The state maintains that entry of the guilty plea forecloses any claim of a Brady violation. A guilty plea waives, inter alia, the right to trial by jury, confrontation of accusers, and compulsory attendance of witnesses. Boykin v. Alabama, 395 U.S. 238, 89 S.Ct. 1709, 23 L.Ed.2d 274 (1969). Typically, a valid guilty plea bars habeas review of claims relating to constitutional rights that arose prior to the entry of that plea. Tollett v. Henderson, 411 U.S. 258, 93 S.Ct. 1602, 36 L.Ed.2d 235 (1973); Long v. McCotter, 792 F.2d 1338 (5th Cir.1986).1 But one who pleads guilty may challenge both subsequent constitutional violations and antecedent constitutional intrusions that reflect on "the very power of the State to bring the defendant into court to answer the charge brought against him." Blackledge v. Perry, 417 U.S. 21, 30, 94 S.Ct. 2098, 2103, 40 L.Ed.2d 628, 636 (1974) (prosecutorial vindictiveness claim). See also Menna v. New York, 423 U.S. 61, 96 S.Ct. 241, 46 L.Ed.2d 195 (1975) (double jeopardy claim); Lefkowitz v. Newsome, 420 U.S. 283, 95 S.Ct. 886, 43 L.Ed.2d 196 (1975) (state law permits claim to be raised on appeal); Haring v. Prosise, 462 U.S. 306, 103 S.Ct. 2368, 76 L.Ed.2d 595 (1983) (Sec. 1983 claim for fourth amendment violations). Further, the voluntariness of the guilty plea may be examined, Hill v. Lockhart, 474 U.S. 52, 106 S.Ct. 366, 88 L.Ed.2d 203 (1985).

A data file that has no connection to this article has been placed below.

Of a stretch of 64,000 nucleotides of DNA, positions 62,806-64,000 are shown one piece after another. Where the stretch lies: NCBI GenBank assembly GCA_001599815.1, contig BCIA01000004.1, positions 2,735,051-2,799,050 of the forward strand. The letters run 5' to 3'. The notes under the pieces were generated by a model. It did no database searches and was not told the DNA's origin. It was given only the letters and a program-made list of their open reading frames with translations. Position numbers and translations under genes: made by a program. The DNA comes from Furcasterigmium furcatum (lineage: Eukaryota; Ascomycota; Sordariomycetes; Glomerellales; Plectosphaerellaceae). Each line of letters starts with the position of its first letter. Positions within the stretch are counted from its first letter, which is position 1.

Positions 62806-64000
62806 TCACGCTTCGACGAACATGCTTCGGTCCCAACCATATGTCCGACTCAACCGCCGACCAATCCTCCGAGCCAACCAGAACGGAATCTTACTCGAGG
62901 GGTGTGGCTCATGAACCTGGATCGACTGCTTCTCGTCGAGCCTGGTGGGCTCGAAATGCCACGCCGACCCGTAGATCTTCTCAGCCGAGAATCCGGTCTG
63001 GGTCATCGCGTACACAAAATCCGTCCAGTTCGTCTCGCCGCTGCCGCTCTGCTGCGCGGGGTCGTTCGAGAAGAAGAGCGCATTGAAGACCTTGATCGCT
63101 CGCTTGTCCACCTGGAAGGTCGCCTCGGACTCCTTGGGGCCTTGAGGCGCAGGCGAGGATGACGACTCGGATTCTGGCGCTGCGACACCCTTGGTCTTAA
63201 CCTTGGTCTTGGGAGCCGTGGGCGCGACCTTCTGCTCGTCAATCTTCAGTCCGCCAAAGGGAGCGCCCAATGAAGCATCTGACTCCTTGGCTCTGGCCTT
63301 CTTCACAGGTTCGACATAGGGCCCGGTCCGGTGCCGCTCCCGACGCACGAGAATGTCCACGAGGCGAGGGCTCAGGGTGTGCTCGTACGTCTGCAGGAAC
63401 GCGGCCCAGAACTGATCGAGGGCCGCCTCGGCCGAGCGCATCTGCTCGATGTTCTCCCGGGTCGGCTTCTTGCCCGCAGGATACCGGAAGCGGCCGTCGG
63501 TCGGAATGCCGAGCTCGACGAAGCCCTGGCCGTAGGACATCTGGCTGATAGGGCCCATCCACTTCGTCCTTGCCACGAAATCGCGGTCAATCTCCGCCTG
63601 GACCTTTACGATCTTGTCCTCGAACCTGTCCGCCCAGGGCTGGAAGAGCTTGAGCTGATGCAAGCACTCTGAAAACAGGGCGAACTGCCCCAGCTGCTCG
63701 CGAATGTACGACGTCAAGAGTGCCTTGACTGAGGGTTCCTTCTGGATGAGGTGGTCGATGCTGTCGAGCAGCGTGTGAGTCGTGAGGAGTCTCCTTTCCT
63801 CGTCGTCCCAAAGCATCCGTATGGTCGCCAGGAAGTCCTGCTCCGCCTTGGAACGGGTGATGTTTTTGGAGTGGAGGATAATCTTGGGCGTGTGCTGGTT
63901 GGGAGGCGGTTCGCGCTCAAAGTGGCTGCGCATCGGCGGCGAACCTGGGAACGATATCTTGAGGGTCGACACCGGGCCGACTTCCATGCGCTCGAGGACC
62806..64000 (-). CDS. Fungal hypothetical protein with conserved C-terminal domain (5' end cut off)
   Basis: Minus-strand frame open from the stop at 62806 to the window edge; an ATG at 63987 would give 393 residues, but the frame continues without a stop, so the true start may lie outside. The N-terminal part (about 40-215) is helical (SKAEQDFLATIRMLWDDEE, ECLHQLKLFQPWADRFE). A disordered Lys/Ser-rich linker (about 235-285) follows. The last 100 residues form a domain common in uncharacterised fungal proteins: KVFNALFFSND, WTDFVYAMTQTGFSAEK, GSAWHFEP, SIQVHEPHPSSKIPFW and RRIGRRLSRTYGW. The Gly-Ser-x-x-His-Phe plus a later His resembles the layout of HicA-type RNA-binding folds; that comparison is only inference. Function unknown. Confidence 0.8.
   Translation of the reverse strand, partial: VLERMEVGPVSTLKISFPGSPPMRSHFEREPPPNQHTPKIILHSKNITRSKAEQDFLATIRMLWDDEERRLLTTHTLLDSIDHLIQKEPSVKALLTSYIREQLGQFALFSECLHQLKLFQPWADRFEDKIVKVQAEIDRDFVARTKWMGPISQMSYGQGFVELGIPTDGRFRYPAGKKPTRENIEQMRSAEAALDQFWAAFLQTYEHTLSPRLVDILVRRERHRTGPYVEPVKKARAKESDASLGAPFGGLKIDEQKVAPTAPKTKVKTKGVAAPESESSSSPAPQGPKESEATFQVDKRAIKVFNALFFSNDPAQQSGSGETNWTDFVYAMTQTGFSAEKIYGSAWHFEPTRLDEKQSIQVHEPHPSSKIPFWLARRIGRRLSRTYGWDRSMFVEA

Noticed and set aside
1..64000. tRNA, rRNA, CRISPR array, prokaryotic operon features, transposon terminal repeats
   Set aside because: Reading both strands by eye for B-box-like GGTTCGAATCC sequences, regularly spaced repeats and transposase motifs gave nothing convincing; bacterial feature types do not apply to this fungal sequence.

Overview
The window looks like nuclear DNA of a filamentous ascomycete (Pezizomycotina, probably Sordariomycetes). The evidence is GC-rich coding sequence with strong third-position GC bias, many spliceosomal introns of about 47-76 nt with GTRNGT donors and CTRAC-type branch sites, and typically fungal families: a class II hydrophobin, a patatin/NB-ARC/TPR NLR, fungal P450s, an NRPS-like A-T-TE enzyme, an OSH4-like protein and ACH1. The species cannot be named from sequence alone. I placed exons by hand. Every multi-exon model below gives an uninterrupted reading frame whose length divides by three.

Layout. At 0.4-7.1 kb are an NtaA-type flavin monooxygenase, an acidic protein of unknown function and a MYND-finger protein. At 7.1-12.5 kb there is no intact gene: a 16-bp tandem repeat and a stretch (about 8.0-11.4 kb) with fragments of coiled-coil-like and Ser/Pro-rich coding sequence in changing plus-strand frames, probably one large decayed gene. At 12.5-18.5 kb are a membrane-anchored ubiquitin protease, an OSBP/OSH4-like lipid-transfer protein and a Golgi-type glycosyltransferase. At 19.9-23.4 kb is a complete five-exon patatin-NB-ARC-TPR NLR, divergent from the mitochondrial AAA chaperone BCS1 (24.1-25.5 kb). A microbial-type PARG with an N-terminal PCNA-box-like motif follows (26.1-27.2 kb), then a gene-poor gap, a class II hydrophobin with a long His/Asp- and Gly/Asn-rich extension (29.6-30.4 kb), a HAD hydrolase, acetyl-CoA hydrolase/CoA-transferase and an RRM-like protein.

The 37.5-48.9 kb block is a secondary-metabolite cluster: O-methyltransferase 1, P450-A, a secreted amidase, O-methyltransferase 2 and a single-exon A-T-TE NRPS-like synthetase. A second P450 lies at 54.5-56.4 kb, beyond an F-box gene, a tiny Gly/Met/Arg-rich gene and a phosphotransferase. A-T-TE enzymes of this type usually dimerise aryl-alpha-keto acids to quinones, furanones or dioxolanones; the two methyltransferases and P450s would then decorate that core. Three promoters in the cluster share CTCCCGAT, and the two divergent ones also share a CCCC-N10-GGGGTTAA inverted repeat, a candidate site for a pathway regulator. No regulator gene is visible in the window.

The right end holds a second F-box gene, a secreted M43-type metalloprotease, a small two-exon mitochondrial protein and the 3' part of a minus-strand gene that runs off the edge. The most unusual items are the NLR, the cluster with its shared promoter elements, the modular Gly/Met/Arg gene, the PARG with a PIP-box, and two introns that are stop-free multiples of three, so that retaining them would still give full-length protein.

We need not resolve today the conundrum involving the teachings of Brady and its progeny and the usual finality of a guilty plea, for we are persuaded that Barnes suffered no prejudice by the state's failure to produce the medical report attached to his brief.2